The back caption on this photo dated 8/6/1958 reads, “Men working on bridge. View point for visitors in background.” I’ve mentioned the old visitor’s center and the lookout point in a few of my previous posts. You can see the parking lot in the background on the Page side of the canyon in this picture. Access to the parking lot and lookout was from US 89, just above this photo. The camera angle is pointing almost directly to Manson Mesa and Page.
You can see the walkway coming off the right side of the parking lot. It looped back to the covered lookout point below the parking lot. You can see some people there (just in front of the guy in white) taking advantage of the good view. Yours truly took advantage of that view countless times too. The guy at the bottom of the picture looks like he’s carrying something pretty heavy. The guy in front of him looks to be texting. 🙂
This picture looks to have been taken just past the center of the bridge on the Page side of the bridge as you can see the arch beginning its downward slope on the left toward the canyon wall. You can get good look at the net below too.
This photo had some water damage, so I’m glad I was able to scan it. It’s dated 7/21/1958 and the handwritten description on the back reads, “Tower for cableway under construction.” This was one of three towers on this side of the canyon that rode on railways. This one may have been in a fixed position. I don’t remember for sure. There were three more on the Page side of the canyon. Cables spanned the canyon from these towers and were used to dump concrete, move material, and transport workers into and out of the canyon.
This one is shown on what is today, the upper parking lot of the Visitor’s Center. The Visitor Center itself would eventually be built to the left of this picture.
Here’s a shot looking down on the conveyor belts that transported the gravel underground to the batch plant. It’s dated 9/15/1958. There is a hand-written caption on the back that reads, “Concrete batching plant and concrete aggregate piles. Aggregate goes to tunnel and conveyor belt below piles and took to top of plant.” If you enlarge this and look close, you’ll see a gravel truck approaching what I believe is the dump hopper.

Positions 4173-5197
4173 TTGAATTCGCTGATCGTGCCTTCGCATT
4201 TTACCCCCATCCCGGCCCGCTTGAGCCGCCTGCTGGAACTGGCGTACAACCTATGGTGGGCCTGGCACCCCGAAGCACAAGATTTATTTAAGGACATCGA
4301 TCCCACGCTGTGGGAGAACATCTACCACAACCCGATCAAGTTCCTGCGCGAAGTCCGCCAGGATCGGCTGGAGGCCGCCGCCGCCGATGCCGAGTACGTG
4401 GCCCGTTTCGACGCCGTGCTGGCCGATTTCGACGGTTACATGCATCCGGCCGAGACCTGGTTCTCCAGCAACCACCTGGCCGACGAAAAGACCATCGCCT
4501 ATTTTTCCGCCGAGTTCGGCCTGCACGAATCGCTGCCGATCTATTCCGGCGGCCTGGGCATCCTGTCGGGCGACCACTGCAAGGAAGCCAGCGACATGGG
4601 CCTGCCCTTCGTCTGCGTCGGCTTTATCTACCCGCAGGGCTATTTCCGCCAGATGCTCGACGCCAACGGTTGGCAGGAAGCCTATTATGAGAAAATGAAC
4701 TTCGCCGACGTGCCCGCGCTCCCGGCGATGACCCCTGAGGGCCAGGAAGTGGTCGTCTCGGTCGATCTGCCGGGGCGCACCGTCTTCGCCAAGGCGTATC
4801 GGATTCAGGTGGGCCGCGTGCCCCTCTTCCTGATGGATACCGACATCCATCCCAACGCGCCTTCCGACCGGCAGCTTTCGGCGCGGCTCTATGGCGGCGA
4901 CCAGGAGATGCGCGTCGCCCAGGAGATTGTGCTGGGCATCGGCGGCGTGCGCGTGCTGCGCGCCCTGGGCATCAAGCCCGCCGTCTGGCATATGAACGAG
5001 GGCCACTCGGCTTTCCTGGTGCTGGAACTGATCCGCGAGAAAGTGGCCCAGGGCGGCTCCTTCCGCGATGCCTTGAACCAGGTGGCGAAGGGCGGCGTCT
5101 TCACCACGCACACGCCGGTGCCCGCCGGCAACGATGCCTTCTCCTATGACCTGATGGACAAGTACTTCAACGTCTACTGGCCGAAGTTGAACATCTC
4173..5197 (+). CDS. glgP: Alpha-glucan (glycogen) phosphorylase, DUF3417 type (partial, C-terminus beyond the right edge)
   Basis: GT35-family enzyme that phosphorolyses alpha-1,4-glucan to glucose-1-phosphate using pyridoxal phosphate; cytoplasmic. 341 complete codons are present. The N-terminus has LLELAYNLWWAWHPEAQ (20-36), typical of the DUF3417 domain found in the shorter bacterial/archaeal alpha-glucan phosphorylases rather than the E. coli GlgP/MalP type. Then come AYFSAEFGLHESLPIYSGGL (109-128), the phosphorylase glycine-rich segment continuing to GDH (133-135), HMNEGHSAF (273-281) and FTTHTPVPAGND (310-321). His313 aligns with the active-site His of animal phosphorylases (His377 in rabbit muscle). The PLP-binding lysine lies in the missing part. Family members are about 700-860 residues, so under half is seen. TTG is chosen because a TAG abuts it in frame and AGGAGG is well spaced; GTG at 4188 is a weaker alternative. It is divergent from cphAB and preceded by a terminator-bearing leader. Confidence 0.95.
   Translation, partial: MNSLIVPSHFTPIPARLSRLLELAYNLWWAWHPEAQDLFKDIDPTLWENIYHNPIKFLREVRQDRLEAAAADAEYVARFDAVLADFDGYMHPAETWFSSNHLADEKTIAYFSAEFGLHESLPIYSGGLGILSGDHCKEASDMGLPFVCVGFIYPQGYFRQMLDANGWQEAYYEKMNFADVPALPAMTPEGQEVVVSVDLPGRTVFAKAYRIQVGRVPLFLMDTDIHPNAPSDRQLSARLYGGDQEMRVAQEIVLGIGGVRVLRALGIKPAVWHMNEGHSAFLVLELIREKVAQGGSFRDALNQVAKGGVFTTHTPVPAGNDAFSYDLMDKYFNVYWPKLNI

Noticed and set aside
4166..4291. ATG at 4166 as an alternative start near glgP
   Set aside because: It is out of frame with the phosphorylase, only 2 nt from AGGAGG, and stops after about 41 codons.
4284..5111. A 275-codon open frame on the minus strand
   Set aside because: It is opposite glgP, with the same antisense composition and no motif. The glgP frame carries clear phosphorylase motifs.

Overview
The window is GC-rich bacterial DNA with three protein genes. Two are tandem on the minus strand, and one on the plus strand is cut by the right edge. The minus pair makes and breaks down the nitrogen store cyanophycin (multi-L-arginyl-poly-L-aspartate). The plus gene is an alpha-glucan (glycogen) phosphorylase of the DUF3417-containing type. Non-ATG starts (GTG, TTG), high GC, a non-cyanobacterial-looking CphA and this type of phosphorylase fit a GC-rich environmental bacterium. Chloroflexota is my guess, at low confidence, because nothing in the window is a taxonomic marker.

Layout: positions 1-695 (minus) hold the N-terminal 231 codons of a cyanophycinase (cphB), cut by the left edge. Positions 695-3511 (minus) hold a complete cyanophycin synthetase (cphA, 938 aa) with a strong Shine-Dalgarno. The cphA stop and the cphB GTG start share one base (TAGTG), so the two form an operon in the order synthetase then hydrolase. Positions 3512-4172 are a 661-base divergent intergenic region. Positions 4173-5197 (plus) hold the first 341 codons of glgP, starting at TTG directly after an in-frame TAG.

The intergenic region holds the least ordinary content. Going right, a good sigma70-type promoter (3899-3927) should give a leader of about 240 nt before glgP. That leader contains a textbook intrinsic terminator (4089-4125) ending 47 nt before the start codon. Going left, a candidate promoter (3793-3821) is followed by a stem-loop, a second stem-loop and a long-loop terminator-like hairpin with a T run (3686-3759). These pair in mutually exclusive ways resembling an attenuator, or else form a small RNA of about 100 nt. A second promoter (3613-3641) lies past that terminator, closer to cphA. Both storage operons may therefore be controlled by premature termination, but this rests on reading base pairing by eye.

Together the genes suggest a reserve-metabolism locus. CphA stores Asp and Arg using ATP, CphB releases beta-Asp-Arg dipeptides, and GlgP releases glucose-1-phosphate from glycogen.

On the right side of the photo near the top, you can see where the canyon wall has been excavated in preparation for the dam. You can also see the spillway cut out on the far side of the canyon. You can also see the anchor point for the bridge arch on the Page side. Just to the right of this picture is the present day Visitor’s Center.
You can also see the footbridge and its shadow being cast down the canyon wall near the center of the picture.
This photo is dated 7/8/1958. The back reads, “Foot bridge. The diversion tunnel inlet can be seen at bottom of canyon on right.”
As I scoured this with my handy-dandy magnifying glass, I noticed about a dozen people walking across the footbridge. As was stated on the back of the photo, you can see one of the diversion tunnels at the bottom of the canyon. These were used to divert the Colorado River water around the dam site during construction.
In the distance you can see a very dry Wahweap Bay and Castle Rock. It looks like this picture was taken from on the Beehive. It would be cool to find that spot and take another picture today of this same angle. This may have been taken before they sheered off the side to make room for the railways that supported the cable cranes. And you thought the flattened side of the Beehive was there to make room for the Visitor’s Center, didn’t you. The dam sight is just to the right of this picture. Stay tuned…